INNOVATION study shows freedom from major adverse events and endoleaks with Incraft at one year


There is still room for improvement in trying to solve ineligibility due to access, navigational challenges and placement inaccuracies in EVAR, Gioachino Coppi, University of Modena and Reggio Emilia, Italy, stated at the VEITHsymposium (14–18 November 2012, New York, USA). Coppi presented one-year results with the new customisable, ultra-low profile Incraft abdominal aortic aneurysm stent graft system, designed to address these issues. Coppi said the one-year data were “encouraging”.

Coppi presented the one-year results from the INNOVATION (A multicentre, open label, prospective, non-randomised study of Incraft in subjects with abdominal aortic aneurysms) study on behalf of the study investigators. The study was designed to assess the safety and efficacy of the Incraft device for the treatment of patients with abdominal aortic aneurysms at investigational sites in Germany and Italy.

Incraft (Cordis) is a three-piece modular system, with supra-renal fixation, segmented nitinol stents and low porosity polyester graft. In terms of customisation, Coppi said, the device enables partial proximal re-positioning bilateral in situ length adjustment up to 3cm. “It is a ‘few fits most’ surgical graft concept,” he noted. The device provides an integrated delivery system with a profile equivalent to that of a regular 13F catheter sheath introducer (14F outside diameter). “Incraft has extreme flexibility, a micrometric deployment system and a thin and resistant endograft wall,” he added. “This can increase applicability and enable treatment with local anaesthesia, percutaneous access, reduced trauma and early discharge.”

“The question is, does low profile mean low durability?” Coppi asked. Incraft, he continued, has been tested in vitro and the technical results, in comparison with other endografts, demonstrated better performance in terms of corrosion, fracture and migration.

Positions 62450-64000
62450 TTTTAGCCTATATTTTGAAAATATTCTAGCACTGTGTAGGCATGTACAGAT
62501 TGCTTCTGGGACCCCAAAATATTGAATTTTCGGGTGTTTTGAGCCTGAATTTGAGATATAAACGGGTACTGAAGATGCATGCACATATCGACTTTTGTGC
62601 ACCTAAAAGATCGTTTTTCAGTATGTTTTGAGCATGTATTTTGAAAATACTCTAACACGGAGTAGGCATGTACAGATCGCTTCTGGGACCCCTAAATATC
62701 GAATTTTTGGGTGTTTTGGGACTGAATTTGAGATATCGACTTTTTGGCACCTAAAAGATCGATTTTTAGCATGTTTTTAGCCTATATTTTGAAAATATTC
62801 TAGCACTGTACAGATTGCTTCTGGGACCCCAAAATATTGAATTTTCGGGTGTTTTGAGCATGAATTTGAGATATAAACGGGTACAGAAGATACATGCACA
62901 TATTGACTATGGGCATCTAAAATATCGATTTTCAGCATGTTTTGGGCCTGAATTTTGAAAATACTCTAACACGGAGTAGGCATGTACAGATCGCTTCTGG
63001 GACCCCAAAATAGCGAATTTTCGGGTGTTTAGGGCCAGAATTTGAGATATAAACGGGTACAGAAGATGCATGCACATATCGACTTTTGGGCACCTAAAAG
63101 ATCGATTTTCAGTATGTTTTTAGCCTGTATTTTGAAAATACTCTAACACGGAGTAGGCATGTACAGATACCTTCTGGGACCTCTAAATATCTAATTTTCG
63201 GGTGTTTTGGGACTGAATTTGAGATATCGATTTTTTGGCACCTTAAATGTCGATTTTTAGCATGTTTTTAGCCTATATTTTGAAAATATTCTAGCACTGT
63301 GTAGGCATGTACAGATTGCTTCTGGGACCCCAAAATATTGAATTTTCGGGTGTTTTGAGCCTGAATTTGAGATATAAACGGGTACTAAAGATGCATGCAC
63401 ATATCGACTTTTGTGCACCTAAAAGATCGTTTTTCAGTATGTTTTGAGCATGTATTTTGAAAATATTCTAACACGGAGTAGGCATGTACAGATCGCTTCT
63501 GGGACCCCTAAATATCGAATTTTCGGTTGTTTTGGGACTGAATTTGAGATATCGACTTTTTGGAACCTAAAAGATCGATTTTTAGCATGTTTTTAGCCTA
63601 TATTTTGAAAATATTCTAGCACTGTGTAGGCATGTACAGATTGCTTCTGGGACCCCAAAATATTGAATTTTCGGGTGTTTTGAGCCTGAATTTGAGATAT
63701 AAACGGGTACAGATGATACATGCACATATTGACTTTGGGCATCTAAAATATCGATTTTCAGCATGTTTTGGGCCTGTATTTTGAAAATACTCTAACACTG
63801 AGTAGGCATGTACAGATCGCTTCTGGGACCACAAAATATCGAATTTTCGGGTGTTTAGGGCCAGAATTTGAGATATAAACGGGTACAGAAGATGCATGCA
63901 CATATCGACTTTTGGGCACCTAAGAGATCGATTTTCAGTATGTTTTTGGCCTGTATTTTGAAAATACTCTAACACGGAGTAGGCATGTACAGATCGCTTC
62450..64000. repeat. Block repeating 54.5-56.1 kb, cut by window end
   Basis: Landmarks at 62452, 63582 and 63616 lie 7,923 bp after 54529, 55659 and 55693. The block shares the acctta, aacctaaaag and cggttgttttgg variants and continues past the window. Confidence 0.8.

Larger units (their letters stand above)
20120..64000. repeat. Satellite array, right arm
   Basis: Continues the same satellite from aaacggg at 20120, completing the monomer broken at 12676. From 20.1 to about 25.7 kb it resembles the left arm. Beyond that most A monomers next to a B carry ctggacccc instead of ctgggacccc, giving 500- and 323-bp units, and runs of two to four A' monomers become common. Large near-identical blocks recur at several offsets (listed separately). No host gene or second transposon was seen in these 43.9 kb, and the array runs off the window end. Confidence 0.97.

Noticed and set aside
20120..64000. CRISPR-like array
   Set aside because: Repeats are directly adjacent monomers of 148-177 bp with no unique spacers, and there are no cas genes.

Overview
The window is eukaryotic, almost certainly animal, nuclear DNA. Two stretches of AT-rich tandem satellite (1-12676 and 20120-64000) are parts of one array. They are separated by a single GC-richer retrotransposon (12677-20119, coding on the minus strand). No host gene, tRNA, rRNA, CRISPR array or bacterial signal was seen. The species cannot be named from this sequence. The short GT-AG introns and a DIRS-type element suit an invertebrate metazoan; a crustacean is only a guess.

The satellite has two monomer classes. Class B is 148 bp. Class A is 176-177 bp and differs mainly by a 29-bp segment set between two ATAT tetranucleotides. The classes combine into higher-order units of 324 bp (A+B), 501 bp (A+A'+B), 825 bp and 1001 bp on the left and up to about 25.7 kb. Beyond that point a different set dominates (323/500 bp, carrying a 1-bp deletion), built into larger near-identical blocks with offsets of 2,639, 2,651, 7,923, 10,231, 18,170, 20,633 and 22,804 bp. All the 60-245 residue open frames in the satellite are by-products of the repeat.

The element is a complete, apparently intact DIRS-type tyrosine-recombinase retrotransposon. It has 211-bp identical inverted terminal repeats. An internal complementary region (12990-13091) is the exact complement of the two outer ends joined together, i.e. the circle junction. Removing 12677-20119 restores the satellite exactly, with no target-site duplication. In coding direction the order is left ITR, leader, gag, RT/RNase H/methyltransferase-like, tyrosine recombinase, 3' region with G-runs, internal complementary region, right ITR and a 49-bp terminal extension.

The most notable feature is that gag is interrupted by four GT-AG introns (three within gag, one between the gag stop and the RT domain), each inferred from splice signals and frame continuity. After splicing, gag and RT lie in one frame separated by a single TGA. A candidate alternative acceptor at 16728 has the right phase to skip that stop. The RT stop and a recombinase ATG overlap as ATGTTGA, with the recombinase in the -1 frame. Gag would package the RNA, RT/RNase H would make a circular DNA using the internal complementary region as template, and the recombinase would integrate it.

In INNOVATION, the primary endpoints were successful deployment at desired location and absence of endoleaks (I, III and IV) post procedure and absence of device or procedural related major adverse events on month post procedure. The major secondary endpoints were absence of aneurysm enlargement ≥5mm, absence of graft migration ≥10mm, quality of life, absence of fracture and absence of major adverse events and endoleaks types I, III and IV at three, six and 12 months and annually out to five years.

The study enrolled 60 patients (mean age 74.5±6.9 years, 95% male) and, according to Coppi, a high percentage of patients had severe morphologies.

The results showed that at one-year follow-up, there were zero incidences of sac enlargement, endoleaks (type I, III or IV), device or procedure related major adverse events, stent graft migrations or stent fractures. All stent grafts remained patent at one-year follow-up. Secondary interventions were performed in two cases.

Coppi noted that, at one year, the mean aneurysm shrinkage rate was 6.6%. “In our experience in Modena we have seen shrinkage in all patients,” he said. “For the first patient in the trial, who has reached two years of follow-up, the shrinkage rate was 40%.”

“The INNOVATION trial results to date demonstrate favourable one year clinical outcome of the Incraft system with abdominal aortic aneurysms. The innovative technologies of the Incraft system make it a valuable option to treat aneurysm patients in the future, including those that are currently not considered eligible for endovascular treatment,” said the study’s principal investigator, Dierk Scheinert, head of the Department of Medicine, Angiology and Cardiology at Park-Krankenhaus Hospital in Leipzig, Germany.

Incraft is also being investigated in a US-Japan pivotal clinical study, INSPIRATION. Coppi told delegates that 49 patients had been enrolled in the 190-patient trial at the time of the VEITHsysmposium. The trial Physician Advisory Panel includes Corey Teigen, Department of Interventional Radiology, Sanford Medical Center, Fargo, USA, Takao Ohki, chairman of the Department of Surgery at Jikei University School of Medicine in Tokyo, Japan, and Robert Bersin, medical director, Endovascular Services, Swedish Medical Center, Seattle, USA. The INSPIRATION pivotal study is being led by principal investigators Ohki and Michel S Makaroun, professor and chair of the Division of Vascular Surgery at the University Of Pittsburgh School Of Medicine.

The Incraft device is approved for investigational device use only and it not for sale anywhere in the world.